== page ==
The COVID-19 pandemic changed the world in unimaginable ways. There was a system wide shifting of gears to Telehealth and virtual care. Prior to the crisis, there was a slow uptake of virtual care with sporadic instances of virtual visits. Dr. Paruk foresees virtual care as it’s here to stay, she said, “I believe that we’ll have longer term success as it relates to virtual care, it’s innovation fueled by crisis. Individual health visits are benefitting from going digital. With finite starting and ending times, virtual care makes it easy to stay on track. The value is currently limited because of the lack of integration. Telehealth is occurring over FaceTime and Zoom, and for Microsoft it occurs on Microsoft Teams. While Microsoft specifically has done a lot of work on their Teams platform to make it very usable, there is still a long way to go as it relates to the integration of these virtual care platforms with the system of record. So just being able to manage the scheduling, the billing, the coding that comes out of a standard virtual care visit, whether it’s an outpatients visit or virtual rounding visit that happens on the inpatient side.” 

Barriers to Technological EHR Innovations

About the barriers of entry, Dr. Hyare talks about how the innovation progress is being slowed by the difficulty for tech companies to seamlessly interface with EHR vendors. While the market is ripe with different softwares and technologies, their challenge is being able to interface with the “Epics and Cerners” of the world. From an institution’s standpoint, they have to think about how they would integrate with their current EHR, but because they can consider vendors who have been in the tech healthcare space not just tech solutions. 

Dr.Paruk reminds us of other teething issues that come with virtual care adoption. Providers should be conscious about the patients that benefit from virtual care; and consider varying technological capabilities and whether they cater to patients who could be hard of hearing or seeing. To which Dr. Hyare reminds us about the very real problems where physicians face challenges with adapting to this model of entry. There’s a certain dissonance when they are tasked with these data entry systems, and because they aren’t accustomed to this they don’t see the benefits. However, to truly move towards a model that is value-based, EHR is the only thing to lead us in the direction. 

Shifting Resources Within Healthcare

COVID-19 also coerced a lot of institutions and businesses to reinvent how they can recapture their loss of revenue streams and innovate ways to make up for losses they saw. While hospital systems have not been functioning the same, with elective procedures on hold and patients not being billed optimally, the healthcare industry had to consider how they were going to navigate the new normal. Dr. Hyare points out that as much as the CARES act was of help to bigger institutions who may not see many changes from the pandemic, the rural hospitals who have leaner operations will make changes in how they work. “I remember seeing a graph where there was an exponential increase in administrative staff, but the number of residency spots stayed the exact same. So that’s something that we’re going to see, going back into more of the clinical side of things and not have it be this overarching corporation like operation.”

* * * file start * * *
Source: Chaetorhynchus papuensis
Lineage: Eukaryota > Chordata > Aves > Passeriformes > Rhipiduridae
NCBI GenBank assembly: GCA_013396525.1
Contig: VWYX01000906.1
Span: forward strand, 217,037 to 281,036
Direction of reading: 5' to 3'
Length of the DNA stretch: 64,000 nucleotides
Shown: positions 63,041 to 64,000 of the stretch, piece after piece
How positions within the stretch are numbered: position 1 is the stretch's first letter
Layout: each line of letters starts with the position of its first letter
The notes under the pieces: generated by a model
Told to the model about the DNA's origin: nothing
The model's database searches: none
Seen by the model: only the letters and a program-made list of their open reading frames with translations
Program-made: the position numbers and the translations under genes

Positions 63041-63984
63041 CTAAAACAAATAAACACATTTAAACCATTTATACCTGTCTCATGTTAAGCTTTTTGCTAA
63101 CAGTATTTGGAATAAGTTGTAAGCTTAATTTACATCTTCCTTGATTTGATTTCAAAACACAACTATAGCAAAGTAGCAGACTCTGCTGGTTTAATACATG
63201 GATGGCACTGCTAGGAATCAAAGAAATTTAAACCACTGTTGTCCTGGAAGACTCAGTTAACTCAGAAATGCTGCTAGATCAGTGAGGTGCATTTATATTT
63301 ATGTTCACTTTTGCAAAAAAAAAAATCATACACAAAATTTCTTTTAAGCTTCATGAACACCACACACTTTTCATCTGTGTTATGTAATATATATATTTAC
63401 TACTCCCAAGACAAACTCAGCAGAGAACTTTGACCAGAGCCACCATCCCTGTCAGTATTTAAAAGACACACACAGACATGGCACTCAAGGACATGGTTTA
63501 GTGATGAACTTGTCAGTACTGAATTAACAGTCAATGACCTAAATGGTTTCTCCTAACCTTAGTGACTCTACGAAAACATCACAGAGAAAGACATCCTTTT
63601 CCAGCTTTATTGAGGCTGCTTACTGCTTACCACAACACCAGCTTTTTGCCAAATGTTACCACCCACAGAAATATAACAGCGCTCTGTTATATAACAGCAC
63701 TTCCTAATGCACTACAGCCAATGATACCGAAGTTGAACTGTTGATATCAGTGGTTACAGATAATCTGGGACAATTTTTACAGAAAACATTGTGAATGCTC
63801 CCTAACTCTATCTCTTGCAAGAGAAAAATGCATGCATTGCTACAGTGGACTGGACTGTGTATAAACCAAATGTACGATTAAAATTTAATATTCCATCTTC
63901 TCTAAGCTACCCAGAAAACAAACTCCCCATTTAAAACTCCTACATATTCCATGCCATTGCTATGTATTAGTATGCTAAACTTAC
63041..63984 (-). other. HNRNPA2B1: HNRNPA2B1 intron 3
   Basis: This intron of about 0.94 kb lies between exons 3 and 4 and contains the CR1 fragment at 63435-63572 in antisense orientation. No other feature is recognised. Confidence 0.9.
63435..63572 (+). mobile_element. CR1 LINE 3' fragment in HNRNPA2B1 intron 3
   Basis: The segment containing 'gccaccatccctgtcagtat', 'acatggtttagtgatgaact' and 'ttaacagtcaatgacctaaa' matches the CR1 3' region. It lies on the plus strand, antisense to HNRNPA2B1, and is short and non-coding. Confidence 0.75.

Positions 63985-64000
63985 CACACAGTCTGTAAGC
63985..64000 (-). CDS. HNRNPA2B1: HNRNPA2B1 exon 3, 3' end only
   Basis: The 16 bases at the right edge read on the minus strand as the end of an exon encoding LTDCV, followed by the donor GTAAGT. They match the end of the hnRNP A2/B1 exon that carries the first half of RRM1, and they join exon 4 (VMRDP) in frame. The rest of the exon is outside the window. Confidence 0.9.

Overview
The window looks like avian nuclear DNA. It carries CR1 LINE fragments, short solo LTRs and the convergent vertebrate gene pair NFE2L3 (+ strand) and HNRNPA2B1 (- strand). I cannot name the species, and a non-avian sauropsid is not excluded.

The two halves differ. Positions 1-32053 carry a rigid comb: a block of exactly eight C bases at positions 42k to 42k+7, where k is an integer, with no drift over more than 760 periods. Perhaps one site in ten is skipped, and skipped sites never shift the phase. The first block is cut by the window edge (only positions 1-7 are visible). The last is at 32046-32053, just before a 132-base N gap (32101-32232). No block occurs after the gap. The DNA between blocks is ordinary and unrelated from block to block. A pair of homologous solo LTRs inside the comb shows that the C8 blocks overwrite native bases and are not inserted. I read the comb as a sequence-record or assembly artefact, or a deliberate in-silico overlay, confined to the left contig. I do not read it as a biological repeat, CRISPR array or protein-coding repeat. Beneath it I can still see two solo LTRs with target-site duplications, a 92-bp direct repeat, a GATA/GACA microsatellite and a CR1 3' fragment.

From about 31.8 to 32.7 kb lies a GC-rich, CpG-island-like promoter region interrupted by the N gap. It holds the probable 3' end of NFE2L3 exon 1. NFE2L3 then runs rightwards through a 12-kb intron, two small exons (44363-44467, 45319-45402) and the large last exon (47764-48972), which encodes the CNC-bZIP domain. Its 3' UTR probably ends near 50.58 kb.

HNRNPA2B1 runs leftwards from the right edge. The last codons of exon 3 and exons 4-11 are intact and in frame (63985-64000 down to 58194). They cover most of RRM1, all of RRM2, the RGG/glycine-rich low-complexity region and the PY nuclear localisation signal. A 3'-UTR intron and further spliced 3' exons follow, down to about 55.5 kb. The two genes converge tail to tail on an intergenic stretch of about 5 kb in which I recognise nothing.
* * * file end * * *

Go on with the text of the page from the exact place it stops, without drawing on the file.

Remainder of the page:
To which Dr. Paruk confirmed, “There’s a number of opportunities that are certainly out there as it relates to improving efficiency and getting doctors and clinicians back to what they do best, right? Removing the administrative burden from them and just really getting them to deliver out on just care.

Describe how the role of the electronic health record has evolved throughout your career and how you would like it to transform in the next five years.

Dr. Paruk talks to us about how EHR systems were first meant to just assist hospital systems with billing, and at the time they were independent from workflows and efficiency. “What we see now is with the widespread physician utilization and adoption of EHRs across the field, we’re seeing far more natural workflows. You’re seeing more physician technologists like myself and Sonny in this space. I’m also seeing that the EHR companies now need to add value to maintain stickiness. So we were seeing increased consolidation in the field. About 10 years ago, there were hundreds of EHRs out there, we’re certainly seeing fewer and fewer large giants who have taken over the market. We’re also seeing increased specialization of workflows within EHRs according to specialty. So, you know, it’s, basically looking at the type of content and so on that’s available within EHRs for the purposes of clinical decision support, managing patient throughput, so on and so forth.”

The Future of Healthcare Revolves Around Physicians

When thinking about the future, Dr. Hyare talks about a system where the doctor comes first, when thinking about health records and the system around it. “At the end of the day, everything is built around the CPT code, and there’s only one person that can input a CPT code.” 

Dr. Paruk concludes, “I’m very reassured that things are going to change and they’re going to change for the better, because clinicians are taking a stronger role in making sure these tools are efficient and relevant to clinical care.”